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Stieglitz and O'Keeffe: A Love Story
How two of the most influential 20th century artists fell for each other
In the beginning
In 1915, Alfred Stieglitz, 51, was an internationally acclaimed photographer as well as a gallerist and dealer. His small gallery at 291 Fifth Avenue—known as “291”—had been putting on a rigorous rotation of shows since 1905. These exhibitions helped to further the appreciation of photography as an art form, as well as introduce the United States to some of the most avant-garde artists from Europe, including Henri Matisse, Auguste Rodin, Henri Rousseau, Paul Cézanne, and Pablo Picasso. 291 also showcased the work of a number of young progressive American artists including Marsden Hartley and Arthur Dove.
Georgia O’Keeffe, 27, the daughter of a Wisconsin dairy farmer, was an ambitious but unknown art teacher in Texas. A friend—Anita Pollitzer—showed some of O’Keeffe’s artworks to Stieglitz, who, in turn, exhibited them. The two struck up a correspondence but wouldn’t meet until a year later in 1916. “Little did I dream that one day she would bring to me drawings that would mean so much to 291 as yours have meant,” Stieglitz wrote to O’Keeffe.
A move to New York
Stieglitz and O’Keeffe met for the first time in 1916 when she visited New York. Their correspondence, following her return home to Texas, became increasingly intense. On June 1, 1917, Stieglitz wrote: “How I wanted to photograph you—the hands—the mouth—& eyes—& the enveloped in black body—the touch of white—& the throat—but I didn’t want to break into your time.”
O’Keeffe’s body became the focus of his artistic work in 1918 after O’Keeffe moved to New York. Soon after her arrival, Stieglitz left his wife, and his unhappy marriage, to live with her.
In 1921, Stieglitz exhibited, alongside others, 45 photographs of O’Keeffe, including several nudes, which created a sensation with the public and critics.
An art star is born
O’Keeffe’s renown grew in the 1920s, in part due to Stieglitz’s promotion—he put on annual shows of her work—and in 1927 (the year this painting was completed), the Brooklyn Museum mounted a retrospective of her work Paintings by Georgia O’Keeffe.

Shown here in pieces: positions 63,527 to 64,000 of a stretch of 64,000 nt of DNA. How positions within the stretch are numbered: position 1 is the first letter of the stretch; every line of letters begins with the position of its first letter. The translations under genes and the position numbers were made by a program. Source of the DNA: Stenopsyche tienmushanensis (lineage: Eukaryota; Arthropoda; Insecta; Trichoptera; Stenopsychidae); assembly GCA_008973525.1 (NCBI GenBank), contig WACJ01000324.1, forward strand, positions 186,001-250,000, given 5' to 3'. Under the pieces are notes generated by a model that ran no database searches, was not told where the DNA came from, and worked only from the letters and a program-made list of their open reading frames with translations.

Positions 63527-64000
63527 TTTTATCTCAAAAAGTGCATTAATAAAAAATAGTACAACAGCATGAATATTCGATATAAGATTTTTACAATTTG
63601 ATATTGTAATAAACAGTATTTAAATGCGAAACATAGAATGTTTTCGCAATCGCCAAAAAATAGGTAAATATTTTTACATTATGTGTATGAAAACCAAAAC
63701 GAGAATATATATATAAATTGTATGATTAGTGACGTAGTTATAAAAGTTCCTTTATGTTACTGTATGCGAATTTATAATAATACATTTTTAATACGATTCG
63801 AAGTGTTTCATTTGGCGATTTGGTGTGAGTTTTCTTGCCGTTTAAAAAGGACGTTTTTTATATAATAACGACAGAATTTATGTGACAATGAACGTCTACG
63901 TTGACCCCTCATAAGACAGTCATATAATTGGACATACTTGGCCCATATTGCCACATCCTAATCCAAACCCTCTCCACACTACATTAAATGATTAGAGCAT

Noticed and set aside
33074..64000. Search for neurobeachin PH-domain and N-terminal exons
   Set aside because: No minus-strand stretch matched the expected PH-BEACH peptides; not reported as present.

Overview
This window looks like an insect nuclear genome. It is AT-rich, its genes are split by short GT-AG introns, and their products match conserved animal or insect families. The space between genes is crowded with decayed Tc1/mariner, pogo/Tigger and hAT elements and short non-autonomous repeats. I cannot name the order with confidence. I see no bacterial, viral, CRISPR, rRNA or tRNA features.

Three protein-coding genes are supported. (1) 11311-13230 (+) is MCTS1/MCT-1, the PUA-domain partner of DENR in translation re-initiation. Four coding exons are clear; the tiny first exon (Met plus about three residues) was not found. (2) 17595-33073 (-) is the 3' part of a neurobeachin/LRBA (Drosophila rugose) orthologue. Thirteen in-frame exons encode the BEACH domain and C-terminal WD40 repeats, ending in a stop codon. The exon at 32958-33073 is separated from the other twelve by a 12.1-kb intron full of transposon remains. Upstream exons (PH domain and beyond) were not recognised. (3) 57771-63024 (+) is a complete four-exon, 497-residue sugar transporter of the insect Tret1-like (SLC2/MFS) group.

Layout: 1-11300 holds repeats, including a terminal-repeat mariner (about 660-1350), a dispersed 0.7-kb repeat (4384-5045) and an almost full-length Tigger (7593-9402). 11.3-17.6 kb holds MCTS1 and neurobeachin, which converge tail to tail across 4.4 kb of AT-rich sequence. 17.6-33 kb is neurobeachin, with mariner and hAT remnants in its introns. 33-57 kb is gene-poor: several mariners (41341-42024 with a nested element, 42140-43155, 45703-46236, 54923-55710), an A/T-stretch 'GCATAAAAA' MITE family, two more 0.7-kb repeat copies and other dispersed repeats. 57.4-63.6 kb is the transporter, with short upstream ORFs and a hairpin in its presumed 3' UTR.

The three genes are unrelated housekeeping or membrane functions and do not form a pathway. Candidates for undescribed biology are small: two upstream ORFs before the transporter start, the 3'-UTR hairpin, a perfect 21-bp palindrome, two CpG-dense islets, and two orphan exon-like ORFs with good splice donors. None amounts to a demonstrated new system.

At this point, the couple lived on the 30th floor of The Shelton Hotel in Midtown Manhattan (the tallest hotel in the world at the time). The expansive view contributed to O’Keeffe’s interest in painting New York skyscrapers, while Stieglitz found it to be an interesting starting point for his photography.
The couple’s relationship began to show signs of strain—not least because O’Keeffe wanted a child and he didn’t. In 1929, after discovering Stieglitz was having an affair, O’Keeffe traveled to New Mexico and quickly fell in love with the landscape. Stieglitz was terrified that his wife wouldn’t return after she extended her visit. Now aged 65, he wrote to her from New York: “I am broken.” In his ongoing series, Equivalents, he captured moments that reflected his mental state.
In July 1929, O’Keeffe tried to explain why she stayed away: “There is much life in me—when it was always checked in moving toward you—I realized it would die if it could not move toward something … I chose coming away because here at least I feel good—and it makes me feel I am growing very tall and straight inside—and very still—Maybe you will not love me for it—but for me it seems to be the best thing I can do for you—I hope this letter carries no hurt to you—It is the last thing I want to do in the world.”
Summers in the southwest
From 1929 onward, O’Keeffe spent extended periods in the Southwest. In 1940, she bought a plot of land on her summer retreat, Ghost Ranch.
The landscape became central to her work. In particular, the Pedernal mountain provided inspiration—she painted it almost 30 times: “It’s my private mountain. It belongs to me. God told me if I painted it enough, I could have it.”
A modern marriage
Despite spending long periods apart, the couple’s relationship endured successfully, if unconventionally, until Stieglitz’s death in 1946.